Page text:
- Colby Cosh, Post: “As we all dissect the Liberals’ SNC-Lavalin scandal, it is hard to even keep track of the multiple injuries to the Liberal party’s image and to Justin Trudeau’s. I am seeing a lot of remarks and jokes about Trudeau’s performative commitment to equality of the sexes, or about how serious evidence-based policy-making takes a back seat so quickly to a contrived panic about jobs….if you compound enough hypocrisy, shovel it into a big enough pile, it just becomes ordinary evil, doesn’t it?”
- Andrew Coyne, Post: “The prime minister’s people seem to have reached down even further into the prosecutorial ranks. Bouchard allegedly told her chief of staff he understood “that the individual Crown prosecutor wants to negotiate an agreement, but the director does not.” As Wilson-Raybould mused to the committee, “I can’t help but wonder why he would bring that up. How he would know that. How he garnered that information.”
- Christie Blatchford, Post: “A month to the day that the scandal first broke, Prime Minister Justin Trudeau has managed the improbable — both confirming key details of the deposed attorney general Jody Wilson-Raybould’s testimony (i.e., she was telling the truth) and revealing his own shallow grasp of what constitutes improper interference with the justice system and its highest officers…The justice system depends upon a criminal case — every criminal case, from sexual assault to burglary to home invasion to corporate wrongdoing — being decided by someone who takes into account only what is legally appropriate. That’s what JWR’s director of public prosecutions, Kathleen Roussel, did, and it was for JWR alone to decide if she should interfere with that decision. The PM’s insistence, in the face of this simple proposition, that what really mattered were the jobs of SNC workers, pensioners and suppliers shows his failure to grasp the meaning of prosecutorial independence and the proper separation of powers.”
- Globe and Mail editorial board: “If members of a government are free to approach an attorney-general on other criminal cases – not to lobby, but just to, you know, share their thoughts – we are no longer living in a rule-of-law country. Repeatedly providing the attorney-general with “information” and “context” about a how to resolve a case is highly problematic, especially when that “context” is coming from the Prime Ministers’ Office…If the government encouraged the attorney-general to intervene in the case of SNC-Lavalin, then any misunderstanding that resulted was not because of Ms. Wilson-Raybould’s state of mind, but rather the government’s misunderstanding of the law.”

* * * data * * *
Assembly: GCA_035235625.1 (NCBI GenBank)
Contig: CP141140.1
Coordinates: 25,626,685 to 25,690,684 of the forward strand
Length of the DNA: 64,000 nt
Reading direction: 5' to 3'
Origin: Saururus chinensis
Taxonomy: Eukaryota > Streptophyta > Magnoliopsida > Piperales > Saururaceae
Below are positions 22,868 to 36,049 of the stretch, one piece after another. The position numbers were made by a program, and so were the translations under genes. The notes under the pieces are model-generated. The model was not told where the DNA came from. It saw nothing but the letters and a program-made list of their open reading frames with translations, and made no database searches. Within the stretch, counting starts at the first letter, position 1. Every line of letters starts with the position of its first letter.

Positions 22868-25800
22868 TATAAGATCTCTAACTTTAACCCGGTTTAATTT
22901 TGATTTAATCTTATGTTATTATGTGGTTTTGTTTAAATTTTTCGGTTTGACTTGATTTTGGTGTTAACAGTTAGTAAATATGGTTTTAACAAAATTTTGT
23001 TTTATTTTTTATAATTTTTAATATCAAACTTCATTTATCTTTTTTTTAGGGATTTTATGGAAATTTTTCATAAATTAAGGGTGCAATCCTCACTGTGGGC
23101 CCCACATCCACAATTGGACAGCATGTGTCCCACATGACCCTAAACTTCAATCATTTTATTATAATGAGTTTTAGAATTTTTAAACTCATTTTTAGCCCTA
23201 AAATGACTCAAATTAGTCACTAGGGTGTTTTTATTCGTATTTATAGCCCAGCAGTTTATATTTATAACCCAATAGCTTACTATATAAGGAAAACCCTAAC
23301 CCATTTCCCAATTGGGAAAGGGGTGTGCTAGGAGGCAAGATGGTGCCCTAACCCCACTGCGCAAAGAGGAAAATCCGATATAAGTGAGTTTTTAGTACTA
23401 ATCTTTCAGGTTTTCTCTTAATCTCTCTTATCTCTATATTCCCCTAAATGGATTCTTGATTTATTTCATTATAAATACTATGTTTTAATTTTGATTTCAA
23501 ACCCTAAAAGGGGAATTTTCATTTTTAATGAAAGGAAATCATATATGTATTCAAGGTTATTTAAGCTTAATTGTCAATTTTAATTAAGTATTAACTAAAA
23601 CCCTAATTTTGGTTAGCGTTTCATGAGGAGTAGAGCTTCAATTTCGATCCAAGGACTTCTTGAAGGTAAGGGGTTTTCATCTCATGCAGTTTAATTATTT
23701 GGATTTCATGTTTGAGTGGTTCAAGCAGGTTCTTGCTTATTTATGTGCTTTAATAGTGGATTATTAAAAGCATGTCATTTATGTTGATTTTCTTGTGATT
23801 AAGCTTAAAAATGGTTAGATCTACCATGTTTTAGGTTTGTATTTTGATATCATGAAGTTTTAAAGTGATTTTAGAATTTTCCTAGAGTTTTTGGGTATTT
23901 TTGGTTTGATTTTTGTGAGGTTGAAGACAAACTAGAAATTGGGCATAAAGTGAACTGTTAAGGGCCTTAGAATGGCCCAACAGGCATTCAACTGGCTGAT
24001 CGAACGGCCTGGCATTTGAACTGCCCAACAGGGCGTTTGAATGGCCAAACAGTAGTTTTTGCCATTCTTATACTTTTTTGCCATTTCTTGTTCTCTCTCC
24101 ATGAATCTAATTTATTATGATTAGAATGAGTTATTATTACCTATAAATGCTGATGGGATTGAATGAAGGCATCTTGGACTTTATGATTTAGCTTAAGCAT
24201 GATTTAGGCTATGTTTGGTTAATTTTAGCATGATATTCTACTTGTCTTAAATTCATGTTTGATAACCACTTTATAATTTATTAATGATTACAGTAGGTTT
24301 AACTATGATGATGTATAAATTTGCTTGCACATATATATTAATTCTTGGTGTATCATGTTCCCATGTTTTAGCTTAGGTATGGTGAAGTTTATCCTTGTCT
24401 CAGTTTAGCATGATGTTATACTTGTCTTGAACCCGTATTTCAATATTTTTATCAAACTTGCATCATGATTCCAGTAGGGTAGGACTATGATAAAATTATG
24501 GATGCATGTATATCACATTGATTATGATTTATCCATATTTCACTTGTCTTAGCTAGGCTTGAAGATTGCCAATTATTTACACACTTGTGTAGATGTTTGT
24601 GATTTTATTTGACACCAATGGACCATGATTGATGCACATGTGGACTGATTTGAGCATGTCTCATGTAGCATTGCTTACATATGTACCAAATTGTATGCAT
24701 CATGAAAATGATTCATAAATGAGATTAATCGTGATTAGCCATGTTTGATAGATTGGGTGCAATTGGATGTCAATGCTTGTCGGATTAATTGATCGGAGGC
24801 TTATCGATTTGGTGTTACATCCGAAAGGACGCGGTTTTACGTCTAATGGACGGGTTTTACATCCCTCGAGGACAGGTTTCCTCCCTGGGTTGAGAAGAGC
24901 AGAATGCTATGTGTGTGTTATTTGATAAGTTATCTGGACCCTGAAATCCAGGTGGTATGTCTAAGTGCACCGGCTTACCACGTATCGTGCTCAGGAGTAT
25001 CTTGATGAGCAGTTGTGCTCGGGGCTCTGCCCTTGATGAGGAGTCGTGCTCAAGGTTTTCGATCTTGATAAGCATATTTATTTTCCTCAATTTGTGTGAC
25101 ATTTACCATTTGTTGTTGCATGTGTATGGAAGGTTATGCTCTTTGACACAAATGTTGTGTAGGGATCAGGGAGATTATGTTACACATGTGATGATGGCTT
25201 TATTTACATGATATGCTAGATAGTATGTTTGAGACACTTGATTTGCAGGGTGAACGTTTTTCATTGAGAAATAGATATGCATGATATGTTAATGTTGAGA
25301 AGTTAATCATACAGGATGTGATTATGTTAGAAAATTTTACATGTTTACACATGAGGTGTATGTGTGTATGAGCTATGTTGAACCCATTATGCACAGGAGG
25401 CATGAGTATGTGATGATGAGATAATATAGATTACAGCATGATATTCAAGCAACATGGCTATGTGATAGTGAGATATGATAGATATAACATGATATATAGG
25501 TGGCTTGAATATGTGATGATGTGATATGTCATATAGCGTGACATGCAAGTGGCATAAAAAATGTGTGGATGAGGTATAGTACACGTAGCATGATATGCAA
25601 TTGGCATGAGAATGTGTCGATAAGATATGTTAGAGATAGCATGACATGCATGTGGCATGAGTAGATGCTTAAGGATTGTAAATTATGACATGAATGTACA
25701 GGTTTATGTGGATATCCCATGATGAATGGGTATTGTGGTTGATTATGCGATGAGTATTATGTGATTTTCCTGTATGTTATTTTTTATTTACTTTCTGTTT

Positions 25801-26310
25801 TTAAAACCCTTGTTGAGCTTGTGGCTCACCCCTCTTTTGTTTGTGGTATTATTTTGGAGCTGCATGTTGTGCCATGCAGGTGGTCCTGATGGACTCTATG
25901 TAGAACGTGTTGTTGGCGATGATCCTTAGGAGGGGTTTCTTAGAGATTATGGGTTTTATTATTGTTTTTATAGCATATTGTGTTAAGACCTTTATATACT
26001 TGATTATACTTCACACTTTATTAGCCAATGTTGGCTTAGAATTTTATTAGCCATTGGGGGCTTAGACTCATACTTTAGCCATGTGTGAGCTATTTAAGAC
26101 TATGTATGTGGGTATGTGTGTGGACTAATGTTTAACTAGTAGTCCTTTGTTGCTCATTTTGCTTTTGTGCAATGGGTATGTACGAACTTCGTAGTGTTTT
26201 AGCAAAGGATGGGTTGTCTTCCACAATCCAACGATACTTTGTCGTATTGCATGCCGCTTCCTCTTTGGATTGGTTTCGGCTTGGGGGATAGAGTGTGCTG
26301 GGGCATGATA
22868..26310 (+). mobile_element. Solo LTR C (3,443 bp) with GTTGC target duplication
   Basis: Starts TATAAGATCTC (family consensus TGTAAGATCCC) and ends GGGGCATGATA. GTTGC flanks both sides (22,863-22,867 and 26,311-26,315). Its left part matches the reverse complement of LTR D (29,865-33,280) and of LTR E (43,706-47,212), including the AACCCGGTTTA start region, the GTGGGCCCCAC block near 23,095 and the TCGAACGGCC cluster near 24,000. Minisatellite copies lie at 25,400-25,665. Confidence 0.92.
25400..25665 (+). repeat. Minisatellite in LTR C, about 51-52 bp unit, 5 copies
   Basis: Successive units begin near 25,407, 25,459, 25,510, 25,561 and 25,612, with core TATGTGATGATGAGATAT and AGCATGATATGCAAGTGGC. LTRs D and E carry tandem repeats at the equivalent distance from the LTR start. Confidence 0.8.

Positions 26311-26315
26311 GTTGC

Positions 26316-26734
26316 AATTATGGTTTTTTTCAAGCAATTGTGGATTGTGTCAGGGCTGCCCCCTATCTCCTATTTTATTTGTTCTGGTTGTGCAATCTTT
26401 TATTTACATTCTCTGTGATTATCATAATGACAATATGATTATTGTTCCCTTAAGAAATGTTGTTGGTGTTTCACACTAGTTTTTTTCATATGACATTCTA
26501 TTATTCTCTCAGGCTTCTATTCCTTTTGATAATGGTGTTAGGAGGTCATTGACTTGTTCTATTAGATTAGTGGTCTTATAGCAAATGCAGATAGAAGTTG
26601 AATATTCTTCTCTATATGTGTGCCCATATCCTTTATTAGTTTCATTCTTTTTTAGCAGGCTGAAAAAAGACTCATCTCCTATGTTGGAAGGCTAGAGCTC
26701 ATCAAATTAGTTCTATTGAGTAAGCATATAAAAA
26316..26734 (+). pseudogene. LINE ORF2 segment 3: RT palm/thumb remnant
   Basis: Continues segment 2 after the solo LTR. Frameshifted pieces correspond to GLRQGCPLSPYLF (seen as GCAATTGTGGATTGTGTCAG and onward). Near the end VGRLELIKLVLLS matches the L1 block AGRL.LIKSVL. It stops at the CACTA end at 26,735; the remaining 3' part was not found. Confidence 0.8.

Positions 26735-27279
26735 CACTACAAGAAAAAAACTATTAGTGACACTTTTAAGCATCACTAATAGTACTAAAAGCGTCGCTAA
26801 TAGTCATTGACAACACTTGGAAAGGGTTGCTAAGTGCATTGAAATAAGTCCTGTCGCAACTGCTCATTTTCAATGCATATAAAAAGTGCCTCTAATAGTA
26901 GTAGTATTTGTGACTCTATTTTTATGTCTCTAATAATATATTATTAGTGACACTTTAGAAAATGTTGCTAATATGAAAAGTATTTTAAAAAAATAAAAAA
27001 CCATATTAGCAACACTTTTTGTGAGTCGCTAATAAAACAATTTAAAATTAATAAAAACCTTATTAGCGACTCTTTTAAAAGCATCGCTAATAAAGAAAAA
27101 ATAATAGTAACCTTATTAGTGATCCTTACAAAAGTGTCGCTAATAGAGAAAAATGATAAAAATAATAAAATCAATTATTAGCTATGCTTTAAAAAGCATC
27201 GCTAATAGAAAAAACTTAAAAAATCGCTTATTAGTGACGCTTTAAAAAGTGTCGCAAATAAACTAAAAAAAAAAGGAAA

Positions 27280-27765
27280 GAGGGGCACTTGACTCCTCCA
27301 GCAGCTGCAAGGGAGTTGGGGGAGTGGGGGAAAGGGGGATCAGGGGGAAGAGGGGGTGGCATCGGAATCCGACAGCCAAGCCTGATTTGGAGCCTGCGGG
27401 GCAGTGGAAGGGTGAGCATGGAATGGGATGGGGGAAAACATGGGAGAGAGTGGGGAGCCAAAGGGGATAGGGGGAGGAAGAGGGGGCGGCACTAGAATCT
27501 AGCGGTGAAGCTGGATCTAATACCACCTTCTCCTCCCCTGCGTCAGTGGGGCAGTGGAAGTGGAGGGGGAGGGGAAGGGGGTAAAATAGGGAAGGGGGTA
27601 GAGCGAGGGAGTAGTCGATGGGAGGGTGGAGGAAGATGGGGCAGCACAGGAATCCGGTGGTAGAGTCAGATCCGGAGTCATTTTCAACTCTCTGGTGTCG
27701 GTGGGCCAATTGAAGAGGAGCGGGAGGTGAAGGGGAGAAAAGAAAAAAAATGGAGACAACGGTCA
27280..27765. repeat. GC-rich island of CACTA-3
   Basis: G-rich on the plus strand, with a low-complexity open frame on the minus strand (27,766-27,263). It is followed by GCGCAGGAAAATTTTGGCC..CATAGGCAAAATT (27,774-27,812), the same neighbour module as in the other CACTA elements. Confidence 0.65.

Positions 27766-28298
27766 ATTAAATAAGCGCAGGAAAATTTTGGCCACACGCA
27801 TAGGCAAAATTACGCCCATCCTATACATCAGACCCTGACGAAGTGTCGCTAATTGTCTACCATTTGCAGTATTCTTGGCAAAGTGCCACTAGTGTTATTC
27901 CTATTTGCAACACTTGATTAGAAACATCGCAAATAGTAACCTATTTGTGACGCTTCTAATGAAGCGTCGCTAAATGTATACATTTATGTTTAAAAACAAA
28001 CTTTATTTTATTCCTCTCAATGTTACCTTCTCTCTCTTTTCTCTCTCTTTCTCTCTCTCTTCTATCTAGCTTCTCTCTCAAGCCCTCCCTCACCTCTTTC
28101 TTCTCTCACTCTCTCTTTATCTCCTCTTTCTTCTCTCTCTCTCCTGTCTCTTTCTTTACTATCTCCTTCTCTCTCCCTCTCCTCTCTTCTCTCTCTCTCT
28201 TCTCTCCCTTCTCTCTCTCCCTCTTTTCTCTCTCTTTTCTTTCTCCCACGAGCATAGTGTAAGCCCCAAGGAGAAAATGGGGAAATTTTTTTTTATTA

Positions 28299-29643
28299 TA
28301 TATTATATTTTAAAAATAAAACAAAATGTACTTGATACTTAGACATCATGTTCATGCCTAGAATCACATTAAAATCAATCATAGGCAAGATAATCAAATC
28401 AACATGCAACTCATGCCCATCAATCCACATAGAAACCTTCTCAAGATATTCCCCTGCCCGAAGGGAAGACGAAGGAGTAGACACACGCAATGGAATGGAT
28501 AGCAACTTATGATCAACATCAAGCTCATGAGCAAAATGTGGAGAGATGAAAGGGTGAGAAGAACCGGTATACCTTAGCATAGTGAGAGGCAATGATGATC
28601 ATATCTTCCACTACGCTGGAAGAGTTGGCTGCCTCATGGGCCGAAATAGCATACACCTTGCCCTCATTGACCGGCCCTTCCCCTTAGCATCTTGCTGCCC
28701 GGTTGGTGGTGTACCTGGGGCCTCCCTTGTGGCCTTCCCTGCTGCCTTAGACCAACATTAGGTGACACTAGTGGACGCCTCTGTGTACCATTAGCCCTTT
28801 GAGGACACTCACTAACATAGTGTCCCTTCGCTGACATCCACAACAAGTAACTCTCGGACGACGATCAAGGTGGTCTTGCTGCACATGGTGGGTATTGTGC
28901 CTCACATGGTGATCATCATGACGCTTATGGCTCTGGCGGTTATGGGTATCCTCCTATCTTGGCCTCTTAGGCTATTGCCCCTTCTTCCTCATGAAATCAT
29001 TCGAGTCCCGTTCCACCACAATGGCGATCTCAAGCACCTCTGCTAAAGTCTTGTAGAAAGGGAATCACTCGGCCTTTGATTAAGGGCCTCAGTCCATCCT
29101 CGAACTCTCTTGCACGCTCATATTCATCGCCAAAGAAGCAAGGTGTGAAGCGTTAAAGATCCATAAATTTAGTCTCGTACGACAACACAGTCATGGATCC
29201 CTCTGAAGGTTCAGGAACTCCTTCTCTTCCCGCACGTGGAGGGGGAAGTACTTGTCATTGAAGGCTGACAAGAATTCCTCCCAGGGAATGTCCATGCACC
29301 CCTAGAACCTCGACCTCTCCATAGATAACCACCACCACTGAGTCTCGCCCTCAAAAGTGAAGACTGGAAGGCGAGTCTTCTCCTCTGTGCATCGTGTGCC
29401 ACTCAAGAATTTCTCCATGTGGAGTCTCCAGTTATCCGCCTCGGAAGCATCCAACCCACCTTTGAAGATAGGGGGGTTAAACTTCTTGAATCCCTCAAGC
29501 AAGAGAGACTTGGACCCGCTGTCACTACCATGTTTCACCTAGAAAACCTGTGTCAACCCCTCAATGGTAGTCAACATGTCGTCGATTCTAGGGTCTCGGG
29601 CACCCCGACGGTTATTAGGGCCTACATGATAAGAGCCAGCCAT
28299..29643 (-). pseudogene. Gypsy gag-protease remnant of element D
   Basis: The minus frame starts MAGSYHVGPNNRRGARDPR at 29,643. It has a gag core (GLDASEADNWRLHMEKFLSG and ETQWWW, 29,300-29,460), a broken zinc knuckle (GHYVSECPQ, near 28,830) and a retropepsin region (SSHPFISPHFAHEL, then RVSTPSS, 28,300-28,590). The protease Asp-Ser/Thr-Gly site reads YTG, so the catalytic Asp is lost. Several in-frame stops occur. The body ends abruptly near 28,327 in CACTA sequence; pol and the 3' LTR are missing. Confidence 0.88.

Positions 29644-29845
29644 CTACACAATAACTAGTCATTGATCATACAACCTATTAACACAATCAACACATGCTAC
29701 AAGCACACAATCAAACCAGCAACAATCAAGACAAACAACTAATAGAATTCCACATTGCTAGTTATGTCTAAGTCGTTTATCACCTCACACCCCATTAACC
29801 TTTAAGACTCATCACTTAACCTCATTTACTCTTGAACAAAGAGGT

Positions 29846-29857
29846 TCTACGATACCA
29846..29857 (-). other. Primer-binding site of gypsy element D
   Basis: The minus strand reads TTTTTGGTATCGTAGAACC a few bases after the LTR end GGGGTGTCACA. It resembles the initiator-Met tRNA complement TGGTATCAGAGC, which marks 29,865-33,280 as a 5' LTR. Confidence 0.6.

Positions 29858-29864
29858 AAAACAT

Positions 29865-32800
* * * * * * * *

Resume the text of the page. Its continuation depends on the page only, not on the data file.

- Lorne Gunter, Sun: “Trudeau is a fake feminist. When push comes to shove, Trudeau’s feminist behaviour disappears. Before the recent resignations from his cabinet of two of its most prominent female ministers – Jody Wilson-Raybould and Jane Philpott – the most famous example of Trudeau’s superficial feminism surrounded his “Kokanee Grope.” Back in 2000, long before he entered politics, Trudeau was attending a music festival in the B.C. Interior and being interviewed by a female reporter who he “inappropriately handled.” When this incident resurfaced last summer, Trudeau’s feminist piety abandoned him. Women never lie about sexual assault (a common feminist mantra) became, for Trudeau, “the same interactions can be experienced very differently” by men and women. This was the same political leader who had Canada’s sexual assault laws changed to severely restrict the ability of an accused man to defend himself in court because Trudeau didn’t like the outcome of the Jian Ghomeshi trial and said his government was going to stand with the victims and their stories. But not, apparently, when that standard applied to him.”
- Toronto Sun editorial board: “On Thursday, the PM gave a press conference that was expected to be something of an apology. It was not. It was the defiant golden boy digging in his heels, insistent he had done no wrong. Like Gerald Butts and Michael Wernick before him, he threw Jody Wilson-Raybould under the bus. The fault? An “erosion of trust.” And he made it clear the fault for this erosion was hers. Nobody was buying it. Not the reporters on hand. Not the public, weighing in with frustration on social media. Perhaps not even the PM himself – although he did manage to keep a straight face while uttering some of his less believable remarks.”